NASA’s Marshall Space Flight Center
Huntsville, AL – The largest rocket stage in the world is coming together piece by piece at NASA’s Michoud Assembly Facility in New Orleans, LA. Large elements for NASA’s Space Launch System are in production and will be joined together to create the rocket’s 212-foot-tall core stage, the backbone of the SLS rocket.
Why is NASA building the world’s most powerful rocket? Because SLS is ready to support both near-term missions in the proving ground around the moon starting in 2018, while at the same time being capable of carrying the very large hardware like landers, habitats and other supplies and equipment needed to explore Mars and other deep space destinations in the 2030s and beyond.
Written by Preston Dyches
Pasadena, CA – After more than 12 years studying Saturn, its rings and moons, NASA’s Cassini spacecraft has entered the final year of its epic voyage. The conclusion of the historic scientific odyssey is planned for September 2017, but not before the spacecraft completes a daring two-part endgame.
Beginning on November 30th, Cassini’s orbit will send the spacecraft just past the outer edge of the main rings. These orbits, a series of 20, are called the F-ring orbits. During these weekly orbits, Cassini will approach to within 4,850 miles (7,800 kilometers) of the center of the narrow F ring, with its peculiar kinked and braided structure.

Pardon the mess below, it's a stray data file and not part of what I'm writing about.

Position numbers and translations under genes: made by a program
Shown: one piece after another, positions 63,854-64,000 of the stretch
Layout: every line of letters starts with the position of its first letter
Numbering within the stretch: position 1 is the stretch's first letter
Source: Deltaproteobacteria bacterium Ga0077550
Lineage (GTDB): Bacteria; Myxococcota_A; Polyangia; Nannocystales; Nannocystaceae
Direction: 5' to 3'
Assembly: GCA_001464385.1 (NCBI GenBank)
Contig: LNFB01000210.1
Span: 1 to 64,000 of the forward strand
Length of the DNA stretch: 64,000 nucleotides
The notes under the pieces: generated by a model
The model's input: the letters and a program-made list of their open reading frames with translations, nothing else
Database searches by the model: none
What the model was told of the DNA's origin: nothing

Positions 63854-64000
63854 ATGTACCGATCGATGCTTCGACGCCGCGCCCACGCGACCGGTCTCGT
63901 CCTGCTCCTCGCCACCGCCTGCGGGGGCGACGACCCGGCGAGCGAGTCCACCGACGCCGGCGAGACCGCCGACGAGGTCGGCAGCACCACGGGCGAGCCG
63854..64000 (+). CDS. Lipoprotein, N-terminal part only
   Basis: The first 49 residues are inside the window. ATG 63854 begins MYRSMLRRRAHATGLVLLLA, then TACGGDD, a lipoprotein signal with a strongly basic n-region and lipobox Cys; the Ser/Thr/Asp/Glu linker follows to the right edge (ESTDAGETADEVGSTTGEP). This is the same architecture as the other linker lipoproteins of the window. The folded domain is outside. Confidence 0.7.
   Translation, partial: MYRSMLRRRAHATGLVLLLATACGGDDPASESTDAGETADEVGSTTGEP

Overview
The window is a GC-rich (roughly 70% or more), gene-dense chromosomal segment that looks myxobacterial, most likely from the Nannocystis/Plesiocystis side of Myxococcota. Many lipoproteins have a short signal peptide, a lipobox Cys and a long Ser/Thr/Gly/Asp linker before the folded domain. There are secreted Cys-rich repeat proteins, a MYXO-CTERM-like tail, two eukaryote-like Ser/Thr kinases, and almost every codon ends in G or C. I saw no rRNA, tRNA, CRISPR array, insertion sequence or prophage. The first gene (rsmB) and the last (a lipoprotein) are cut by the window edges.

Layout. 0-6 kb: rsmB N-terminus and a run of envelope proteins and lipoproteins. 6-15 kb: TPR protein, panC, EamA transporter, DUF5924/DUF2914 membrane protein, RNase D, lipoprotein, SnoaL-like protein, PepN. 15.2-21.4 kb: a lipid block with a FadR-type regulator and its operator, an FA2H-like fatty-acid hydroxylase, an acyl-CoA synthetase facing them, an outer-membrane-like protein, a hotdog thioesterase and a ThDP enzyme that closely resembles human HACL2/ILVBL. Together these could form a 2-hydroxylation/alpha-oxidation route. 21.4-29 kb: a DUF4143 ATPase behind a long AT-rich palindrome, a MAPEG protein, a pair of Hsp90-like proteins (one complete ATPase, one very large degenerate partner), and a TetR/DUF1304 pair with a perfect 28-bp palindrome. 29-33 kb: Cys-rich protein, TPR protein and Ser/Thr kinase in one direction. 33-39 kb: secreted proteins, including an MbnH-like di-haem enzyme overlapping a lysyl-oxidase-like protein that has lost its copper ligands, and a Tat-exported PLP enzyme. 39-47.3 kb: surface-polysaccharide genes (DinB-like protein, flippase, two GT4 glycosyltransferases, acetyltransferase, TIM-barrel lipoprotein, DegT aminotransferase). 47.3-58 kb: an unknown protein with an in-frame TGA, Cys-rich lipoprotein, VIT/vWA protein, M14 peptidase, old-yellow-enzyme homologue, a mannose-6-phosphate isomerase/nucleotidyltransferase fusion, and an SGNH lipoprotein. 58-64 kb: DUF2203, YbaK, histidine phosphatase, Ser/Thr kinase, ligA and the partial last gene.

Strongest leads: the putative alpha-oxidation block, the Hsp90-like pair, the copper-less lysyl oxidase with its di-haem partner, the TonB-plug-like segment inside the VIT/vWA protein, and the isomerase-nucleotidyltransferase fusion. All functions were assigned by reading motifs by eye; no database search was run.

Written by Guy Webster
Pasadena, CA – Lakes and snowmelt-fed streams on Mars formed much later than previously thought possible, according to new findings using data primarily from NASA’s Mars Reconnaissance Orbiter.
The recently discovered lakes and streams appeared roughly a billion years after a well-documented, earlier era of wet conditions on ancient Mars. These results provide insight into the climate history of the Red Planet and suggest the surface conditions at this later time may also have been suitable for microbial life.
NASA’s Wide-field Infrared Survey Explorer (WISE) data gives new insights into Black Holes devouring Stars
Written by Elizabeth Landau
Pasadena, CA – Supermassive black holes, with their immense gravitational pull, are notoriously good at clearing out their immediate surroundings by eating nearby objects. When a star passes within a certain distance of a black hole, the stellar material gets stretched and compressed — or “spaghettified” — as the black hole swallows it.
A black hole destroying a star, an event astronomers call “stellar tidal disruption,” releases an enormous amount of energy, brightening the surroundings in an event called a flare. In recent years, a few dozen such flares have been discovered, but they are not well understood.
Washington, D.C. – In June 2015, when the cameras on NASA’s approaching New Horizons spacecraft first spotted the large reddish polar region on Pluto’s largest moon, Charon, mission scientists knew two things: they’d never seen anything like it elsewhere in our solar system, and they couldn’t wait to get the story behind it.
Over the past year, after analyzing the images and other data that New Horizons has sent back from its historic July 2015 flight through the Pluto system, the scientists think they’ve solved the mystery.